Population abundance and seasonal migration patterns indicated by commercial catch-perunit- effort of hakes (Merluccius capensis and M. paradoxus) in the northern Benguela Current Large Marine Ecosystem

Kathena, J.Yemane, DawitBahamon, NixonJansen, T.  African Journal of Marine Science 40(2) : 197-209 (2018)  DIGITAL CSIC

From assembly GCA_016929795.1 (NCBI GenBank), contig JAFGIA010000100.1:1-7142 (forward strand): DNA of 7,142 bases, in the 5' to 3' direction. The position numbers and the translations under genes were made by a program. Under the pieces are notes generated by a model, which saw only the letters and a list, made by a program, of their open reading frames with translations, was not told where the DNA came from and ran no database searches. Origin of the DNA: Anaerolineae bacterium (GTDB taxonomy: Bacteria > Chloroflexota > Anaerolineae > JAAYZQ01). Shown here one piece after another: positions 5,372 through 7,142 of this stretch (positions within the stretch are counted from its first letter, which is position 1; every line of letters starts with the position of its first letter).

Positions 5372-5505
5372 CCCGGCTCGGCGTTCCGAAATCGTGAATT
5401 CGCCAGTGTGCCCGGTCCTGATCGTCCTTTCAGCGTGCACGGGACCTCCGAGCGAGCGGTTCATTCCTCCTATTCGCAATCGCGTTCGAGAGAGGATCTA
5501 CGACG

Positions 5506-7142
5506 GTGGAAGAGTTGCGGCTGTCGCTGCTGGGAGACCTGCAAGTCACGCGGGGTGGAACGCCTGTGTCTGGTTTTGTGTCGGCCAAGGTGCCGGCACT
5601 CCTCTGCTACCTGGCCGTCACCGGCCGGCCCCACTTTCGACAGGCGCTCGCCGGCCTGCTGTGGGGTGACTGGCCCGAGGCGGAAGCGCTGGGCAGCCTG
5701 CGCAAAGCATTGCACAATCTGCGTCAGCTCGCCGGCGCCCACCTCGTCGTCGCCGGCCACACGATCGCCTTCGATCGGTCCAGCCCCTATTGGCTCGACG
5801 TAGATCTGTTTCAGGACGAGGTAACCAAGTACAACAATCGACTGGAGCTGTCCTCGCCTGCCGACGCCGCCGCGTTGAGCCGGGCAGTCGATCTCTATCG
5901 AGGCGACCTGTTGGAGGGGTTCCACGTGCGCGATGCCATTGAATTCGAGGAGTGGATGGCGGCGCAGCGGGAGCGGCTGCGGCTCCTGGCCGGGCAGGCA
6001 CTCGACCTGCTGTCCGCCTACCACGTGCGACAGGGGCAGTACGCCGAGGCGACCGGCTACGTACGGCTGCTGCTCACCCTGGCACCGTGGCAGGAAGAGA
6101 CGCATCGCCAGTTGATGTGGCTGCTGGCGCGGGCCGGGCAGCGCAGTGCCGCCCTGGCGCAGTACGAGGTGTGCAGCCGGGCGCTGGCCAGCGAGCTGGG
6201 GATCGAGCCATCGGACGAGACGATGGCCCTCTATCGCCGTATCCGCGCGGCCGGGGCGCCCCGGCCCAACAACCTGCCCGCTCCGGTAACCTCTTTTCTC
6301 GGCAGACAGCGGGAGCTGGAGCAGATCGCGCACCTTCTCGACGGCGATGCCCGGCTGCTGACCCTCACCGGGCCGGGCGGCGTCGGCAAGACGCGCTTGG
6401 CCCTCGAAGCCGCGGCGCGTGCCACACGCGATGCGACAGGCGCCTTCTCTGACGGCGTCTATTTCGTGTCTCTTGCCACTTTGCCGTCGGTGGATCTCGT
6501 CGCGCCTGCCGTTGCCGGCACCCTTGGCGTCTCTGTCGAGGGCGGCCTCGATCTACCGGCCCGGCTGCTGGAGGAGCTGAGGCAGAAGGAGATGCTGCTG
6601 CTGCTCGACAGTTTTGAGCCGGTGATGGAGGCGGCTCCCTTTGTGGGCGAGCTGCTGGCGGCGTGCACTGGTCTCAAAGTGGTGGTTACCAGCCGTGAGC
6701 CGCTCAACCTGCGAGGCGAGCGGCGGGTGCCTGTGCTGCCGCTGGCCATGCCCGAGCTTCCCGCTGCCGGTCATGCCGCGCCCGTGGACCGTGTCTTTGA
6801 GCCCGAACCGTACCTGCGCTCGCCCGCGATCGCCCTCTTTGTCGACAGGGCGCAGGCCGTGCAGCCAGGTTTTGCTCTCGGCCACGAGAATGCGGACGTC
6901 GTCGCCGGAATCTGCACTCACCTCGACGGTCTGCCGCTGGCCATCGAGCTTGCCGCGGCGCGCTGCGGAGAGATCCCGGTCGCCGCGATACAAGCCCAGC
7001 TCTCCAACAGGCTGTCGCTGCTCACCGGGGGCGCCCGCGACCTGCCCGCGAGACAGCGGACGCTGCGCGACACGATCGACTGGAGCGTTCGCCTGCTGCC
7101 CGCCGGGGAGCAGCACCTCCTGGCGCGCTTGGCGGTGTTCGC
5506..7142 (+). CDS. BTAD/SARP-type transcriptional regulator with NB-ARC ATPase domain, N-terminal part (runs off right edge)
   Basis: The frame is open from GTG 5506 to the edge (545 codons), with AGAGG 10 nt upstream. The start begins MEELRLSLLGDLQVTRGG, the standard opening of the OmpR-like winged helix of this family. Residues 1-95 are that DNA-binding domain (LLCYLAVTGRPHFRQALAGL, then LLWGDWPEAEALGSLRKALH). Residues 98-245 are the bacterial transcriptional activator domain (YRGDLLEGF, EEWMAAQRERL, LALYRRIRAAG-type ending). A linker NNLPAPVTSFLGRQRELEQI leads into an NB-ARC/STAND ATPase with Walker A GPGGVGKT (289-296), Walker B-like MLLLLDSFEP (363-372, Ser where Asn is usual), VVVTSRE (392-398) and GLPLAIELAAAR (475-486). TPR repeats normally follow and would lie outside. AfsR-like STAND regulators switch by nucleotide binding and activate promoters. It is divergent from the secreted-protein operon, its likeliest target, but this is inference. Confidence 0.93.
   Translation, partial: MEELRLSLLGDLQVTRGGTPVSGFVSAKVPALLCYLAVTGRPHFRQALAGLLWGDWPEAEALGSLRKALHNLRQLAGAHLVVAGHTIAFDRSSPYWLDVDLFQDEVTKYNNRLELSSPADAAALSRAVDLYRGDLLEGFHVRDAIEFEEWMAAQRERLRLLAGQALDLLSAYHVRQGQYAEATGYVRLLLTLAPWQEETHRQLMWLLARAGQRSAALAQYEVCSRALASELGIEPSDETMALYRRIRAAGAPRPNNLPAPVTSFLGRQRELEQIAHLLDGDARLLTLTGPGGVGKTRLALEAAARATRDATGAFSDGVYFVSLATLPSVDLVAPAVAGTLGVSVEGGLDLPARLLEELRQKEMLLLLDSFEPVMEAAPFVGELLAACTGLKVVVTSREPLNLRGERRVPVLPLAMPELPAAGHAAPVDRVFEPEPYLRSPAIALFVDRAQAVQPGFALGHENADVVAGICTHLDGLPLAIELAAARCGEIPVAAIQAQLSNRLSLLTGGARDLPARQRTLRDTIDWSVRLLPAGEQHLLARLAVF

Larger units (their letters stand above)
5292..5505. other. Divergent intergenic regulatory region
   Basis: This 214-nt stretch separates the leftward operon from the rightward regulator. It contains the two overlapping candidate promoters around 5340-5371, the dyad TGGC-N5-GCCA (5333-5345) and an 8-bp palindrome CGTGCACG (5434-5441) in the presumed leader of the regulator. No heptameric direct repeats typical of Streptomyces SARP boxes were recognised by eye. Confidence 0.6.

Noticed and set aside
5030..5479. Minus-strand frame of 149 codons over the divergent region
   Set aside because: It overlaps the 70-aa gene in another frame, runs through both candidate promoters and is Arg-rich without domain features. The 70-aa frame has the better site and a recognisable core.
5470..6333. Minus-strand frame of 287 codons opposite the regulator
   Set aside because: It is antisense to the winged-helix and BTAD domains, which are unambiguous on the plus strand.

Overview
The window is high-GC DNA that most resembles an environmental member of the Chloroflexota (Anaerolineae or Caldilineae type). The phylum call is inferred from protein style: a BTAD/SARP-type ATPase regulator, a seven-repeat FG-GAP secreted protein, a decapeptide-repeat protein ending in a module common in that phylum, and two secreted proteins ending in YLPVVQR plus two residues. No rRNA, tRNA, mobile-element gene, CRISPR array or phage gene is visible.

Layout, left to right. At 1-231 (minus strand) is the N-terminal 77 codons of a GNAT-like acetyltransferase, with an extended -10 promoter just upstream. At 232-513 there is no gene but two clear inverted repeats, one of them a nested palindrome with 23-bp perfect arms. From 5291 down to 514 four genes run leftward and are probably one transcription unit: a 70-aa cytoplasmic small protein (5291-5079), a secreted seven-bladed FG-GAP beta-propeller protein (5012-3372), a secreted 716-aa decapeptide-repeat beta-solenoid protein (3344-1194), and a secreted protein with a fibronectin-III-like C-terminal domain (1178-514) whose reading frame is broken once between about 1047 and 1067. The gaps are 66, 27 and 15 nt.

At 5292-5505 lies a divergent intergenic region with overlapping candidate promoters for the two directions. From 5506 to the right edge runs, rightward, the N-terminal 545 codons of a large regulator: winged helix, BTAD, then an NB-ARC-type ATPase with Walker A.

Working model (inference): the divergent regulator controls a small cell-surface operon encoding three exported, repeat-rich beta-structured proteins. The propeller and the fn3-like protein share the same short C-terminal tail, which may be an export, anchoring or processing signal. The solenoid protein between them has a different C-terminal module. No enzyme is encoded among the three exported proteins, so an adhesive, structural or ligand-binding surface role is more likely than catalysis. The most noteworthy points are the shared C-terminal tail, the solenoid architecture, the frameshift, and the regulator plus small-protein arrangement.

We developed generalised additive models (GAMs) to estimate standardised time-series of population abundance indices for assessment purposes and to infer ecological and behavioural information on northern Benguela hakes, Merluccius capensis and M. paradoxus, using haul-by-haul commercial trawl catch-rate data as proxies for hake densities. The modelling indicated that individual ship identifiers should be used rather than general vessel characteristics, such as vessel size. The final models explained 79% and 68% of the variability in the commercial catch rates of M. capensis and M. paradoxus, respectively. The spatial density patterns were consistent and confirmed existing knowledge about these species in the northern Benguela system. Furthermore, seasonal migration patterns were described for the first time and were found to correspond to the known spawning areas and seasons for M. capensis and M. paradoxus. Spatial density patterns were validated using the geostatistical modelling results of fisheries-independent trawl survey data. Improved understanding of the relationships between fleet dynamics and fish movement can be achieved by taking into consideration the present catch-rate model and spatial and seasonal distribution maps. We conclude that the yearly standardised CPUE time-series are problematic as proxies for total stock abundance because of spatial coverage issues. Consequently, such CPUE data should not be used for stock-size assessments and fisheries advice concerning northern Benguela hakes until this is solved. We generally recommend the exclusion of standardised CPUE time-series from stock assessments when important and changing parts of the stock distribution cannot be targeted by the fishery, such as due to closed areas or seasons.